Club also fined €30m for breaching Uefa financial fair play rules
Manchester City has been banned from the Champions League, Europe’s most prestigious club football competition, for the next two seasons, in a crushing blow to the ambitions of the Premier League champions.
Uefa, European football’s governing body, announced on Friday that the club had been found to have committed “serious breaches” of its so-called financial fair play regulations designed to prevent overspending on players in the pursuit of success.
A Uefa adjudicatory panel decided that the club should be banned from the Champions League, the continent’s top competition where more than €2bn is distributed among participating clubs, for the next two seasons and pay a fine of €30m.
Manchester City said it was “disappointed but not surprised” by Uefa’s decision and said it would appeal against the ruling to the Court of Arbitration for Sport, a body considered the ultimate arbiter of global sports disputes.
The appeal means there remains a possibility that the club could escape a ban.
Uefa investigators began a probe last year following the publication of leaked documents that suggested that the club had artificially inflated the value of sponsorship deals with undeclared additional funding from its Abu Dhabi-based owner, among a number of measures allegedly used to deceive the sport’s investigators.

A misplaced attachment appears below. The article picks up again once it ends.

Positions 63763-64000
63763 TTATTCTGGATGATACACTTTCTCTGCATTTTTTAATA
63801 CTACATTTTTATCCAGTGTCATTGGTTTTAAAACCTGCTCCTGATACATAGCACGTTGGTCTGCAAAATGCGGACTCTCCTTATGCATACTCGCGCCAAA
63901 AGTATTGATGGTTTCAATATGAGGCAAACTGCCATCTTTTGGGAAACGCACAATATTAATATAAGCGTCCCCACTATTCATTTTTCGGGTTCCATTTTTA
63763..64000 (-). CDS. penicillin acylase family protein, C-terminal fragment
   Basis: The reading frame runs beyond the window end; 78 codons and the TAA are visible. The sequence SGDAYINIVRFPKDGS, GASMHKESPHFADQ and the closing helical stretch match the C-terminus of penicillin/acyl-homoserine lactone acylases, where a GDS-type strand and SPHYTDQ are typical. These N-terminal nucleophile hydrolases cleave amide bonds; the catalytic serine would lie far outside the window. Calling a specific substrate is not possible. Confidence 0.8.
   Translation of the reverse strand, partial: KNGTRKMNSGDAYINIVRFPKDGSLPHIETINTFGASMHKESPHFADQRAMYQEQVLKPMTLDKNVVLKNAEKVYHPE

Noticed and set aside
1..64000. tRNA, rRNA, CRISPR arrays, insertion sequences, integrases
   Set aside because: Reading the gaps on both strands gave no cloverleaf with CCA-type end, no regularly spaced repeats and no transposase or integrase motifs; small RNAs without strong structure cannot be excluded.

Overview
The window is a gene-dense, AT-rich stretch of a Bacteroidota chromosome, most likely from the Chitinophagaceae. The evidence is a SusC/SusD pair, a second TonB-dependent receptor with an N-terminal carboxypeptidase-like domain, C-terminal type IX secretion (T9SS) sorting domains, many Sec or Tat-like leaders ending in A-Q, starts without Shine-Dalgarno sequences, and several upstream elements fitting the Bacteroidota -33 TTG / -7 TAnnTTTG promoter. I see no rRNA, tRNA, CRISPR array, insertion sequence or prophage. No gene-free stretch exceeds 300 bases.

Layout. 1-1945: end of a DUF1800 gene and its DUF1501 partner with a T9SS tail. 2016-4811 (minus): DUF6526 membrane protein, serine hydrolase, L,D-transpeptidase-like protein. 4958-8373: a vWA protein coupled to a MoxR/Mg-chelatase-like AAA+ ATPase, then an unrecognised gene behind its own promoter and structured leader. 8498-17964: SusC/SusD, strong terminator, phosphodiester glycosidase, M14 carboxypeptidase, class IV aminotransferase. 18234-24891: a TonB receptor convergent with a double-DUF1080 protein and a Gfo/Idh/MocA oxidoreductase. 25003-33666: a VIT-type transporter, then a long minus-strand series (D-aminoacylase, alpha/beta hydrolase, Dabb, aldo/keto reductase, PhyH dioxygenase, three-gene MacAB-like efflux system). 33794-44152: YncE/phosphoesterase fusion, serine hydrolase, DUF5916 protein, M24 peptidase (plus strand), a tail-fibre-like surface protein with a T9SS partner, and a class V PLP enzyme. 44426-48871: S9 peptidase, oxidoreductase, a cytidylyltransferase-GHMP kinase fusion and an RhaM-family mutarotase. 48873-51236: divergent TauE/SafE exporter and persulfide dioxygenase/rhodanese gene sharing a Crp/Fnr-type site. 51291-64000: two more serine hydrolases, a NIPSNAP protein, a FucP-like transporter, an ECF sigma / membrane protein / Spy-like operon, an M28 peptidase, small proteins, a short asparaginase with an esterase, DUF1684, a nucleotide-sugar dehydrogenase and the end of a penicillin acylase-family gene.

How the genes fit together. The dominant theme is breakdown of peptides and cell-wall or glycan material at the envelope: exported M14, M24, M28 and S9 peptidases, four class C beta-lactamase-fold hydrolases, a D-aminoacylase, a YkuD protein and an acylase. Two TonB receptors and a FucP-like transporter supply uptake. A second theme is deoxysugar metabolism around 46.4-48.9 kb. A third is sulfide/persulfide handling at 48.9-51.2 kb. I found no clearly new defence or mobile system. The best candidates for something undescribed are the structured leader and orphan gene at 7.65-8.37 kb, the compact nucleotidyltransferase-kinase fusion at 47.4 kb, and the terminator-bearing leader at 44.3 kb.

The billionaire Sheikh Mansour bin Zayed al-Nahyan, a member of the Abu Dhabi royal family, bought Manchester City in 2008 and has spent hundreds of millions of pounds on players to build a team capable of challenging for the sport’s top prizes.
A lengthy Champions League ban would probably dent the ambitions of its star players, many of whom would be attractive to other leading clubs around Europe.
Uefa’s club financial control body, a division that polices FFP regulations, said that “having considered all the evidence” Manchester City had overstated the sponsorship revenue in its accounts between 2012 and 2016, and also failed to co-operate in its investigation into the case.
In 2014, Manchester City and Uefa reached a settlement over past alleged FFP breaches, with the club agreeing to pay a £49m fine and to restrictions on incoming transfers to its first-team squad in European competition.
A ban from the lucrative Champions League would severely hit Manchester City’s finances, although the club’s owner received new funding in November after agreeing to sell a $500m stake to US Private equity group Silver Lake. The deal broke a record in sports valuations.
Silver Lake bought more than 10 per cent of City Football Group, Manchester City’s parent company and owner of clubs around the world, at a valuation of $4.8bn.
For the past three seasons, the team has been led by Pep Guardiola, one of football’s most admired and successful coaches, who was enticed to the club with the aim of winning the Champions League.
The team is currently trailing far behind Premier League leaders Liverpool, putting it on course to lose its crown as English champions.
Club insiders insist that Mr Guardiola is committed to the organisation until the end of his current contract in 2021, despite rumours that he could leave at the end of the season.